DVD/Blu-ray / Film Reviews

Review: Kansas City Bomber (1972)

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I wanted to like Kansas City Bomber. Its mix of exploitative roller derby catfights and melodrama seemed like the perfect Saturday afternoon confection. I’m a big fan of Slap Shot, another 70s sports “entertainment” flick about the struggle between real athletics and sideshow freakishness; all to bring in the crowds. Alas, this is not Slap Shot. The film can’t decide what it is, leaving the audience holding its breath, waiting for an “all skate.”

Raquel Welch, one of the most famous sex symbols (deservedly so) of the late 60s and 70s, was looking for a property that could reveal her true acting chops. Her nascent production company with then husband Patrick Curtis purchased the script from Barry Sandler, a graduate student who had written Kansas City Bomber as his thesis. Sadly, if they had spent money on some rewrites, it could have raised the material and Welch’s status as she had hoped.

K.C. Carr (Welch) is the star player for the Kansas City Ramblers who loses a five-lap skate-off challenge to the team’s “heel” Big Bertha, which forces her to be traded to the Portland Loggers. The transition is tough for her, as she tries to make her mother, who cares for K.C.’s children, to understand her need to “get a piece of the action,” and pursue her rollerderby career. Once in Portland, she finds the team none-too-welcoming. The team’s star skater, Jackie, is threatened by Carr’s presence. Carr’s affair with the team’s owner, Kevin McCarthy, threatens to tear her and her team apart.

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If you’re worried there’s not enough roller derby action, you have nothing to fear, In fact, the biggest problem for the film is not the action, but the lack of plot. After an extended set of opening derby bouts with over-the-top action and wrestling style “promos” (the staged shouts into the microphone dares, arguments and threats) you think (and hope) that once we get into the locker room we’ll get some ironic revelations about the athletes real relationships that gives insight into the real world they live in. No such luck as it turns out the challenge between Welch’s K.C. Carr and Big Bertha is supposed to be “real,” and because she lost the challenge she actually is forced to leave Kansas City. This reveal leads to a not-as-hilarious as you’d like 70s car drive montage across the country where she makes a pit-stop to bond with her kids (one of whom is little Jodie Foster in her first feature film) before moving onto Portland. Are we really to believe a stunt like the challenge with Big Bertha would result in a real challenge with the loser leaving? Especially when K.C. is the star of the team?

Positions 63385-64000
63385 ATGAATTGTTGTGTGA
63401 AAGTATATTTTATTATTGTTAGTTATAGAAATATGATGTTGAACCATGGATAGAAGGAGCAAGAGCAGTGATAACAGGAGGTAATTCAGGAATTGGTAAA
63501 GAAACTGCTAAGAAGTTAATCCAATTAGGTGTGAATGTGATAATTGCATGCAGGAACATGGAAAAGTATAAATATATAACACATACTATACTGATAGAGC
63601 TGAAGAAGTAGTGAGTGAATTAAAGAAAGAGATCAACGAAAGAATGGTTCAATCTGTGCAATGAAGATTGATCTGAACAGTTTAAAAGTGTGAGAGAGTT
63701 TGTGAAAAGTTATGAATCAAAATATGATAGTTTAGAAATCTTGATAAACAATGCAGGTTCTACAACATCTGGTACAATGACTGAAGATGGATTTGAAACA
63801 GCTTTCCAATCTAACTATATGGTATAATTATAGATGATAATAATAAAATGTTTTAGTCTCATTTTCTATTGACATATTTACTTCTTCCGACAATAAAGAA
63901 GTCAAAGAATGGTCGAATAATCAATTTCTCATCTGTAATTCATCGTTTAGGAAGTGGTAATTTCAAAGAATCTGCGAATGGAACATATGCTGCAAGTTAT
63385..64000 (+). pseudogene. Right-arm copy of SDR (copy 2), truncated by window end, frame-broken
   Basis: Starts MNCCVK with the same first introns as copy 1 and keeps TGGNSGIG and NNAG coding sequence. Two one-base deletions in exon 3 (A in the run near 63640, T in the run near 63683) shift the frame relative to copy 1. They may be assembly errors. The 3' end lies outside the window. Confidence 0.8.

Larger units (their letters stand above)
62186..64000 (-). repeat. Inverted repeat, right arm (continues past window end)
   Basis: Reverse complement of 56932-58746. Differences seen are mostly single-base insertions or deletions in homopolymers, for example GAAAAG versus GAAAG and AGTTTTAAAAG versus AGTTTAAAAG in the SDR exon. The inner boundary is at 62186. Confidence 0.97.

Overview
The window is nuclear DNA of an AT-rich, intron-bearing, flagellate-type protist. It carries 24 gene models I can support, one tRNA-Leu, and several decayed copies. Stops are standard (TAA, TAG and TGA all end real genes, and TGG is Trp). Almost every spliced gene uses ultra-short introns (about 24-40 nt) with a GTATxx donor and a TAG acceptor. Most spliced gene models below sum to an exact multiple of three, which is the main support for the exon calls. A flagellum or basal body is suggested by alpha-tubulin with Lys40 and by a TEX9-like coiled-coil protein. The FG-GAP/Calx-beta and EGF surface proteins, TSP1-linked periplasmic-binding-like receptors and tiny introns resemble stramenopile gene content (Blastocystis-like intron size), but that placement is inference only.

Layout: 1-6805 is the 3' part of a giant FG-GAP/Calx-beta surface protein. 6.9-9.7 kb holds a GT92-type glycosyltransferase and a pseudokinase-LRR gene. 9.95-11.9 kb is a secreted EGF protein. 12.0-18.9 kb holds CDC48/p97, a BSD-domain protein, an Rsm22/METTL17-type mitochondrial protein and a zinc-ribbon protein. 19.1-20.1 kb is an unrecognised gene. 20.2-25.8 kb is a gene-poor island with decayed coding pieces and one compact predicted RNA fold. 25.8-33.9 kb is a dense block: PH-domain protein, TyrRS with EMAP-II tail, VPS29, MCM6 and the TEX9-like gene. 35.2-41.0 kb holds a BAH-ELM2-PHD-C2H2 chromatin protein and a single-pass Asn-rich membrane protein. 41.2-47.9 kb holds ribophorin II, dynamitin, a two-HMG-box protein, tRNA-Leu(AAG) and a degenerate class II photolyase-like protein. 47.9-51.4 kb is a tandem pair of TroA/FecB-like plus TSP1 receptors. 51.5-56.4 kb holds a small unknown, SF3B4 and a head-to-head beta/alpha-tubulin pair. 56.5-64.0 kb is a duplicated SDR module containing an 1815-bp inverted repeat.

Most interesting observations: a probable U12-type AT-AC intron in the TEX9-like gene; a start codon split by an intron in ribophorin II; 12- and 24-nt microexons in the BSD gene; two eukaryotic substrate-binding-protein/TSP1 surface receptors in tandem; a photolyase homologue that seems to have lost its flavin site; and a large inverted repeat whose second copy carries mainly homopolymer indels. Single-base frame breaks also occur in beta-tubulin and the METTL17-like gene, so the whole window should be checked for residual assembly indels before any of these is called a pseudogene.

There’s a subplot that involves a lovable yet simple player named Horrible Hank (this is the days of men and women teams) who finally breaks under the team’s (and fans) ridicule that gives the story its greatest promise, as it is an opportunity for K.C. to see what an exploitative business she’s in. But it’s too little too late, and we’re back to watching McCarthy continue to exploit Welch.

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If the film had a clear message a la Slap Shot or instead, committed to over the top kitsch with some gratuitous skin, ludicrous dialogue and B-Movie shenanigans, it would work. Instead, it’s clear Welch wanted this to be a serious offering and the studio wanted something less noble, so we’re left somewhere in the middle.
Interestingly, watching it with today’s sensibilities, it’s a little frustrating to watch Welch be manhandled throughout, and her character play a little too submissive. The pivotal moment of her final bout, edited in multiple jump cuts and extreme slo-mo, is such a mediocre act of rebellion that it’s surprising when she takes to the ring with a red, white and blue banner, as if she has “beaten them all.”

This newly released Warner Archive Classic includes the trailer which is a fascinating little extra because it offers up some quick moments from a scene that was ultimately cut from the final version. This scene between Welch and McCarthy offers some important dialogue that could’ve really worked in the film’s favor. Overall the DVD has a good, crisp picture, but the audio is muffled and in need of some restoration.

There’s no arguing Kansas City Bomber’s derby sequences are full of no holds barred action, with some pretty impressive stunt work, (albeit with big messy wigs to obscure the stunt men (or women’s) faces) and Welch getting into the fray enough that she broke her wrist, halting production for 6 weeks, but it’s only half the film. If the other half had committed to its story, this would really be worth a spin around the rink.

 

Kansas City Bomber is available as manufacture on demand (MOD) DVD through Warner Archive. 

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One thought on “Review: Kansas City Bomber (1972)

  1. Your review brings back memories, Wade. I saw this film as a kid and even my “kid-sensibilities” picked up on a lot of points you bring up in your review. I had forgotten though about Welch’s “psuedo-Norma Rae-moment” when she’s skating with the red, white and blue winner’s tape at the end. Still, strangely fun to watch, just to see Raquel flailing that head of hair of hers around.

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